These sub-market districts with price increases to the year ending 2023 include:

  • Clutha District – up 16.1 percent from $355,000 to $412,000
  • Waitaki District – up 8.5 percent from $433,000 to $470,000
  • Queenstown Lakes District – up 4.0 percent from $1,250,000 to $1,300,000
  • Dunedin City – up 2.2 percent from $600,000 to $613,000
  • Central Otago District – up 1.9 percent from $720,000 to $733,750

The REINZ data also tracked that in Otago, the current median number of days to sell a residential property now sits at 36 days – more than the 10-year average for December which has been 31 days. On current sales levels, there was 17 weeks of inventory on the market for sale in December 2023 – which is seven weeks less than the same as December 2022.

ACTIVE BUYER GROUPS

The Bayleys sales teams throughout the Lower South Island are seeing that first-home buyers and owner-occupiers were the most active buyer groups in the region, with vendors generally remaining optimistic and staying firm on their price expectations.

Meanwhile, figures from property data firm Valocity show the average property value in Queenstown-Lakes local authority has breached through the $2 million benchmark - and is $75,000 above its previous post-Covid peak. Much of that is built on the locale’s appeal as a lifestyle and holiday destination.

Some Queenstown-Lakes suburbs are showing average property values well above $2m. Kelvin Heights is $2.8m, Lake Hayes is $2.574m and Arrowtown is $2.548m – although if removing sales at Millbrook Resort, Arrowtown’s average would fall to around $1.85m. Millbrook sales clock in between $4m - $10m.

However, not only is Queenstown appealing as a home-owner destination, but because of on-going long-term population growth, a strong tourism sector now pumping virtually year-round, and a shortage of land availability for scaled developments, it is also a highly sought after location for investors from across the Otago and Southland regions who enjoy the fact that for most, they can be at their investment property within a few hours’ drive.

With choices for Queenstown and Arrowtown dwellings constrained, some potential buyers are extending their location options for a ‘lock up and leave’ holiday home out to the likes of Wanaka, Cardrona Village, Cromwell, Clyde, Luggate, Gibston Valley, and Mount Pisa - which generally offer lower priced opportunities.

Meanwhile down in Southland, the REINZ statistics highlight similar signs of positivity, encompassing:

  • Invercargill City – up 3,3 percent from $430,000 to $444,000
  • The Southland Region as a whole – up 2.3 percent from $435,000 to $445,000

The Real Estate Institute of New Zealand statistics for Southland show the current median number of days to sell a residential property now sits at 42 days – more than the 10-year average for October which has been 31 days. Emulating its neighbouring province, on current sales levels, there was 17 weeks of inventory on the market for sale in December 2023 – which is one week more than December 2022.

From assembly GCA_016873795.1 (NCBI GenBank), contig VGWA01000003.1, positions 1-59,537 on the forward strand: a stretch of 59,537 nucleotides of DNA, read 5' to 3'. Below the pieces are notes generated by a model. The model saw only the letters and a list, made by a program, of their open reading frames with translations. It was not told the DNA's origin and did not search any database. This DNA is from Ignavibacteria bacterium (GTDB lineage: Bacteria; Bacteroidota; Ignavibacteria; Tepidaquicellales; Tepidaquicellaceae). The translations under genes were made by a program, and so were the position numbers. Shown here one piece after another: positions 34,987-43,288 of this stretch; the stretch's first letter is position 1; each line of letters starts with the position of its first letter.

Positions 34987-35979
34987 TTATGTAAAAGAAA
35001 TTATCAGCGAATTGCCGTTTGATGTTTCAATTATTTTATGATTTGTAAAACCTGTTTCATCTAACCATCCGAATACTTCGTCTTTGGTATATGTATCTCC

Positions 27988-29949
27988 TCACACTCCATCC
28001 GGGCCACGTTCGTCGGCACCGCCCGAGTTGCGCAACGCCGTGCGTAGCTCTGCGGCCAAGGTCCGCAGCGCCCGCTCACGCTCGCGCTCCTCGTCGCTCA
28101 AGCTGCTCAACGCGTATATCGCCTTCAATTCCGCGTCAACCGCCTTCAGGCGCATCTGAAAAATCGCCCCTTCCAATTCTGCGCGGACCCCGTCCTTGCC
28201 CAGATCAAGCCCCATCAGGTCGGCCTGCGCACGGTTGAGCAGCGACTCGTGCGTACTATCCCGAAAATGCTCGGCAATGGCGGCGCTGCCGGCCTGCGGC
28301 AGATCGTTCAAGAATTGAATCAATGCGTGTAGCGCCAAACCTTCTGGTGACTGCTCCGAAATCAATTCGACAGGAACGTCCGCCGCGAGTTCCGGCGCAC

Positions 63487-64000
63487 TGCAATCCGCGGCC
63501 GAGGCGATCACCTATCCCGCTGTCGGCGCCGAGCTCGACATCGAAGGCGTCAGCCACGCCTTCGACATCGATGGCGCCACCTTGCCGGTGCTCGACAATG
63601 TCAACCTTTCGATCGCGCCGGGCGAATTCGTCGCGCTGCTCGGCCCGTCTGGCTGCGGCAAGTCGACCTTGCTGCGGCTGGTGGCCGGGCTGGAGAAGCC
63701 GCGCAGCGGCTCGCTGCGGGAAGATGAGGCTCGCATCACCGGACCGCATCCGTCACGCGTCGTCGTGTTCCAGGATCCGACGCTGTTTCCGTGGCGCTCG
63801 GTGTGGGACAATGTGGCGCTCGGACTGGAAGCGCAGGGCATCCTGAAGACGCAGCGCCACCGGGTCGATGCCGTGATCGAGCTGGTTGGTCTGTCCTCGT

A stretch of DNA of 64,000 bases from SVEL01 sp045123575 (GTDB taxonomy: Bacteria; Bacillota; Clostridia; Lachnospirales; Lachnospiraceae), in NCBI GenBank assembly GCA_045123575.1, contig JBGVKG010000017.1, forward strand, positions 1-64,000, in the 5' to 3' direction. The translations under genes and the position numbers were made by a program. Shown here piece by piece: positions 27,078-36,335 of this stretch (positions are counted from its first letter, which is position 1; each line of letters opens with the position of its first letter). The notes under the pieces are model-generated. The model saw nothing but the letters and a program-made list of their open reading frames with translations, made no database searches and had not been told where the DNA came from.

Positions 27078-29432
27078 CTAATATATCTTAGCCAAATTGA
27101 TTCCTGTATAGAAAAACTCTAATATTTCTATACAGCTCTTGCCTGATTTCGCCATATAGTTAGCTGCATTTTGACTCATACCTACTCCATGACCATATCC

This reflects the requirements for vendors to carefully choose which real estate agency they should be listing with – noting particularly the finely-honed expertise Bayleys has in this aspect of the sales process.

The long-term prosperity of the Greater Southland region has been showcased in a recently released report, entitled Beyond 2025 Southland, which has been compiled with input from multiple Government agencies, in conjunction with the Southland Business Chamber and Invercargill City Council.

The report has identified several key drivers to sustaining economic growth in the province – including:

  • Continuing to forge ahead with the Invercargill central business district rejuvenation
  • Expanding the region’s transport network along with freight moving opportunities
  • Growing the frequency of flights and overall freight and passenger capacity in and out of Southland
  • Improving telecommunications services and coverage.

All of these various facets must of course work in synchronicity with the development of infrastructure and services – including housing – in the region. This gives confidence to those living and investing in Southland’s residential property market, that there is a combined and like-minded planning body and process behind the region’s future.

As always, should your browsing through this edition of View magazine uncover a fabulous property of interest, feel free to contact the Bayleys salesperson marketing the property for a chat on how we can assist in achieving your real estate dreams. We look forward to talking with you.